The Clayton Antitrust Act was passed in 1914 in an effort to increase the effectiveness of existing antitrust legislation in the United States by limiting anti-competitive practices while they were still in their earliest forms. It prohibited a number of common schemes conducted by businesses in order to artificially inflate prices, decrease wages and work around the free market. This made it beneficial to consumers and workers alike.Continue Reading
The first antitrust act past by the US Congress was the Sherman Antitrust Act of 1890. The Clayton Act further clarified and added to this act, refined the earlier policies. In addition to addressing issues like price fixing, the forming of monopolies and other schemes conducted by businesses, it also granted important rights to members of labor unions. Peaceful strikes and boycotts were specifically mentioned in the Clayton Antitrust Act as legal and beneficial for promoting a healthy economy.
Some of the provisions in the earlier Sherman Antitrust Act could be interpreted as applying to labor unions as well as businesses, and they had hampered the ability of unions to organize in the past. The Clayton Act clarified these points, specifying that they only applied to businesses, and granted unions more freedom than before.Learn more about US History
The Agricultural Adjustment Act was fairly successful from a strictly financial perspective, providing $1,500,000,000 in benefit payments to farmers. However, widespread droughts from 1933 to 1936 affected one of the main goals of the program, which was to stabilize commodity prices. The Supreme Court declared the Agricultural Adjustment Act to be unconstitutional in 1936, and the program was replaced by a different initiative two years later.Full Answer >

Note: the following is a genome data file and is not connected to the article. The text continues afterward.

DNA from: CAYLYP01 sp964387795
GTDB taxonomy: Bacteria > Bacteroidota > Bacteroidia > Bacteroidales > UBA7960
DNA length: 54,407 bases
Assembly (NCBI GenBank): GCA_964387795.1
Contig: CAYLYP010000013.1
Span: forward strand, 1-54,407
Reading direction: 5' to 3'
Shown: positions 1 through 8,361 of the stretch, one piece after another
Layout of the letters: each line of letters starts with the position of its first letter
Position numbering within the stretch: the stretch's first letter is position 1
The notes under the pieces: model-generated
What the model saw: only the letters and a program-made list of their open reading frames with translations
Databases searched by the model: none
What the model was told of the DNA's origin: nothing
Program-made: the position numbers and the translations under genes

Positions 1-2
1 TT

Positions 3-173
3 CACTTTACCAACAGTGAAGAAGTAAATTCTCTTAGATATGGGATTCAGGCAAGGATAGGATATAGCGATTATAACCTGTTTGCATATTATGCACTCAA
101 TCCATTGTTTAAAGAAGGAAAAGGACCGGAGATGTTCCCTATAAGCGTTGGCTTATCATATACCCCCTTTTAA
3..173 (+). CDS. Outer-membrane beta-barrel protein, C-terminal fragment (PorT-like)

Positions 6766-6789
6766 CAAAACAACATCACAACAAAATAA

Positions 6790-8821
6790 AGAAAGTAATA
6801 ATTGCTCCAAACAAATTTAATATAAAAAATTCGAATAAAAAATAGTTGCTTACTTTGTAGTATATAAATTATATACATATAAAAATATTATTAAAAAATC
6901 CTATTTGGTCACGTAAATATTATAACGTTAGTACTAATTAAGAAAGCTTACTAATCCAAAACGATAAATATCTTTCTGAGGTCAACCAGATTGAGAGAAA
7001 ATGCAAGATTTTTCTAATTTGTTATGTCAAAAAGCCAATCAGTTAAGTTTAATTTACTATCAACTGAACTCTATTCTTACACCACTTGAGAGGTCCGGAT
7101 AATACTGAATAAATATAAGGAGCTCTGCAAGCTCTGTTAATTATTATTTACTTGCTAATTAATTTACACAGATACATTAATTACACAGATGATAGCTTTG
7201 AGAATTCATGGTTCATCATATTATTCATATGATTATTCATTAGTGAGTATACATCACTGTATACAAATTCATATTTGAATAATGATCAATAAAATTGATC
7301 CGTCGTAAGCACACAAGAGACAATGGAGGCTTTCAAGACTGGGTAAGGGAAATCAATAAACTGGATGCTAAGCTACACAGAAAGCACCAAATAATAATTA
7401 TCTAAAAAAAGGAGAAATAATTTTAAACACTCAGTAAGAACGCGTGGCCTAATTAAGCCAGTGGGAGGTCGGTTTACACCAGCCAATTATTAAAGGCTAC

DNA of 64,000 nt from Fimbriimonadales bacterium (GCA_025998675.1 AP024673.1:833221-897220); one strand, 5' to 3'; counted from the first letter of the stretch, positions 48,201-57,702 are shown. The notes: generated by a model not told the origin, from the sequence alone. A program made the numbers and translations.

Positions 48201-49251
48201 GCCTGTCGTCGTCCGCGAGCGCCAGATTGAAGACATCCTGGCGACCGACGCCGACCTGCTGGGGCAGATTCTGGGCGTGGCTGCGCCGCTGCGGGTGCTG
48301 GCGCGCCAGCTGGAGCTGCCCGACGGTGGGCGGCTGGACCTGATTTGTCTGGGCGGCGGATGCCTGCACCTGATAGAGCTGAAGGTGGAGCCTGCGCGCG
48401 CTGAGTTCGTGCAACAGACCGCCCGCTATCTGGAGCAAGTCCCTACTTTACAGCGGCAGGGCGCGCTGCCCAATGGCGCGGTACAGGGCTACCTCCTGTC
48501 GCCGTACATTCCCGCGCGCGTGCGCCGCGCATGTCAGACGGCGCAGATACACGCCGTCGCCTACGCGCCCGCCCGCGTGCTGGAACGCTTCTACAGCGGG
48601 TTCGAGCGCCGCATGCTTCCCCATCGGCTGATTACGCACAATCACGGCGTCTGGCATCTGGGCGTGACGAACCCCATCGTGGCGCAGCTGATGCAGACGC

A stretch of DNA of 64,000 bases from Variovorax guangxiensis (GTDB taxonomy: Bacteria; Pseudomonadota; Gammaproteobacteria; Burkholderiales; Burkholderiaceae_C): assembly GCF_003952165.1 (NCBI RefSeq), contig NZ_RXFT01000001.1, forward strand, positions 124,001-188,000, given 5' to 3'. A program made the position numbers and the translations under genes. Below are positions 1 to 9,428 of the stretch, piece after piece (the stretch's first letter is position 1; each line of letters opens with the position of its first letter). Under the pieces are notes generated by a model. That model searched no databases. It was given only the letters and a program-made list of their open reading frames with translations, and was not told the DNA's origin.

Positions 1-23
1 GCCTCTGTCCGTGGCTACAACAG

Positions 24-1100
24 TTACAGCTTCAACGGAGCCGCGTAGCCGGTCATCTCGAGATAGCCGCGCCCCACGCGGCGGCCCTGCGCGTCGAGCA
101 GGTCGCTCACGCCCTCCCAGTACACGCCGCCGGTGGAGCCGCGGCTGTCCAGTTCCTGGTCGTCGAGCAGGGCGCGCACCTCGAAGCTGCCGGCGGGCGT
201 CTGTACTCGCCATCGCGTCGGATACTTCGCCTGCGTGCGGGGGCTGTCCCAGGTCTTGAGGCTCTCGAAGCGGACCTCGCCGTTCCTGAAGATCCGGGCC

The Indian Removal Act authorized the President of the United States to resettle Indian tribes who lived east of the Mississippi River to lands west of the Mississippi. Although the resettlement was ostensibly voluntary, the act resulted in war with the Seminole tribe and to the Cherokee Trail of Tears.Full Answer >
Our Documents states that the Sherman Antitrust Act, designed to dissolve certain company trusts, was not successful because it failed to completely define critical terms, such as "monopoly," "trust," "conspiracy," and "combination." Many stockholders had transferred their shares to trustees within major companies, and these trusts had created monopolies.Full Answer >
Segregation ended in Alabama when the Civil Rights Act was approved by President Lyndon B. Johnson and passed into legislation in 1964. The law prohibited enforced racial separation in public facilities and business establishments, such as schools, libraries, swimming pools, movie houses, hotels and restaurants. Two earlier decisions by the United States Supreme Court that came out in 1954 and 1955 ruled that segregation in schools and public transportation was unconstitutional in Alabama.Full Answer >